Posted by & filed under Search Engine Optimisation, Web Development.

I just read yet another misleading article from yet another “leading” SEO writer explaing why JavaScript is bad for your navigation. And yet again (yawn) it showed a complete lack of understanding of the capabilities of search engines (quite aside from the fact that Google understands some aspects of JavaScript now, but that’s another story).

The essense of the piece I read was that if you use JavaScript to “pop-up” sub-menus, then your site navigation won’t be indexed by search engines.  You’ve probably read similar claims hundreds of times also.

Here is why that is an over-simplicification, and to most intents and purposes, completely wrong.

Most (not all mind) JavaScript pop-up menus rely on JavaScript controlling the “display” or “visibility” or “z-Index” CSS of an HTML div layer or layers to control the pop-up.  Others switch the innerHTML in and out of other HTML div layers that remain permanently hidden by one of those same CSS methods.  Another way is to use JavaScript to swap a CSS class from one where the div layer is hidden to one where it displays (and back again).

In each of those examples, the links that make up the sub-menu items are able to be physically on-page, and indexable, as they are just standard HTML. In fact, the JavaScript is by-and-large irrelavant to their rendering (they are only “hidden” by CSS – JavaScript is manipulating that!).

This means that menus created in those ways are indexable in a way that is virually identical to HTML only or HTML/CSS menus.  There only differences perhaps being the subtle nuances of importance implied by the particular HTML mark-up used.

There are a few things to avoid though:

Never use JavaScript for the links themselves.  While Google now makes a good attempt to understand most JavaScript it encounters, each step away from HTML is a step away from a search engines rendering comfort zone.  Stick with using JavaScript to manipulate the HTML and CSS, and you’ll be safe.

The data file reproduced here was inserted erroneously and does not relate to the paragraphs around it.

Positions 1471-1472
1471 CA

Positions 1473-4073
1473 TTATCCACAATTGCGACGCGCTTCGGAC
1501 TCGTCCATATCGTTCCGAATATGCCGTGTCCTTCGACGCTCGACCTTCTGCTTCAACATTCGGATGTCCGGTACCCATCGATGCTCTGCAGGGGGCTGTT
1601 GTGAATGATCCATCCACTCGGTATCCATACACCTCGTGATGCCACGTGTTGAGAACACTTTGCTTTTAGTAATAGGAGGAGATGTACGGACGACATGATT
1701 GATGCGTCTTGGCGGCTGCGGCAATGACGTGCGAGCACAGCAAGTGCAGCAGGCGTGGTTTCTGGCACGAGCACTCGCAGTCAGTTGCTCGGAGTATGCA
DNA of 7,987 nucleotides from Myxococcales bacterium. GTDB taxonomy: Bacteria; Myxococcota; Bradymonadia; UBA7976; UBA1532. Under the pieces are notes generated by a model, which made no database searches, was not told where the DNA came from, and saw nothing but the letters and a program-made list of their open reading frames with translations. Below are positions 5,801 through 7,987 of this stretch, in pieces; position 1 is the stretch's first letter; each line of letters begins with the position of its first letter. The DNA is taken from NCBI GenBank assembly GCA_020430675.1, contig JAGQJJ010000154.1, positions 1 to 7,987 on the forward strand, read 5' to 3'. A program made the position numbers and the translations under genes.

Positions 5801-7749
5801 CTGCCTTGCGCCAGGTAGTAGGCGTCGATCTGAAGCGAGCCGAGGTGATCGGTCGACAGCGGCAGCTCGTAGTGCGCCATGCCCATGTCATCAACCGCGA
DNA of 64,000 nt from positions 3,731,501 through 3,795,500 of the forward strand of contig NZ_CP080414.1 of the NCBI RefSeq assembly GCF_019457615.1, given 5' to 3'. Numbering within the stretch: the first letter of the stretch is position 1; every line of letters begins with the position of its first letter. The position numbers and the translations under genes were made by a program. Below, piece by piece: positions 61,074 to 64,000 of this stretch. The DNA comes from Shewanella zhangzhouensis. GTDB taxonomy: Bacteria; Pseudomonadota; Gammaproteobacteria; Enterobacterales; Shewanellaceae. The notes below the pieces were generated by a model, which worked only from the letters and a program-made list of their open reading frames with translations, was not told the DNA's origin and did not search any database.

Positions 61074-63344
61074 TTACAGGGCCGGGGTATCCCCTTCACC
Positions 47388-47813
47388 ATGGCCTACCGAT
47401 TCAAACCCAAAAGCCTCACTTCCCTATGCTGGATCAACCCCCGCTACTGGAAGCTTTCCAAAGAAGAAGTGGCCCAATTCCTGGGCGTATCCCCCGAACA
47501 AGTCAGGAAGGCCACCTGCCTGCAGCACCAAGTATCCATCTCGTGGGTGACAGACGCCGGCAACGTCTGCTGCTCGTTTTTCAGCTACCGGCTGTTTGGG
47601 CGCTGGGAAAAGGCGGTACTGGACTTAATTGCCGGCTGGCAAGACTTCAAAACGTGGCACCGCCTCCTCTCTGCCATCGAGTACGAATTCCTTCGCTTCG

Secondly, don’t “hide” HTML in an unsafe manner.  Search engines expect to find hidden div layers for navigation (several people believe hiding HTML will incur a search egnines wrath as an extension of the issue I’m about to highlight here).  However, search engines are also on the lookout for sites “hiding” text content from users for no good reason.  If your hidden HTML contains text significantly more than links, it is likely to look like a cheap attempt to cloak.  Even links set up in a non-menu way might trigger suspicion.  Avoid hiding div layers by poisitoning them with negative left margins greater than their width, and so on.  These are red flags to Matt Cutt’s spam police, even though they could be forgivable for a menu.  Avoid anything that puts you on the radar of the spam police!

Finally, don’t use use CSS to hide any other text on your page without good reason – for example as storage for text used in a marquee display – as this is almost certain to trigger spam filters and bring you to the attention of Matt Cutts’ team.  He’s a nice guy, but he’s a trained spam killer!

Leave a Reply

Your email address will not be published. Required fields are marked *

You may use these HTML tags and attributes: <a href="" title=""> <abbr title=""> <acronym title=""> <b> <blockquote cite=""> <cite> <code> <del datetime=""> <em> <i> <q cite=""> <strike> <strong>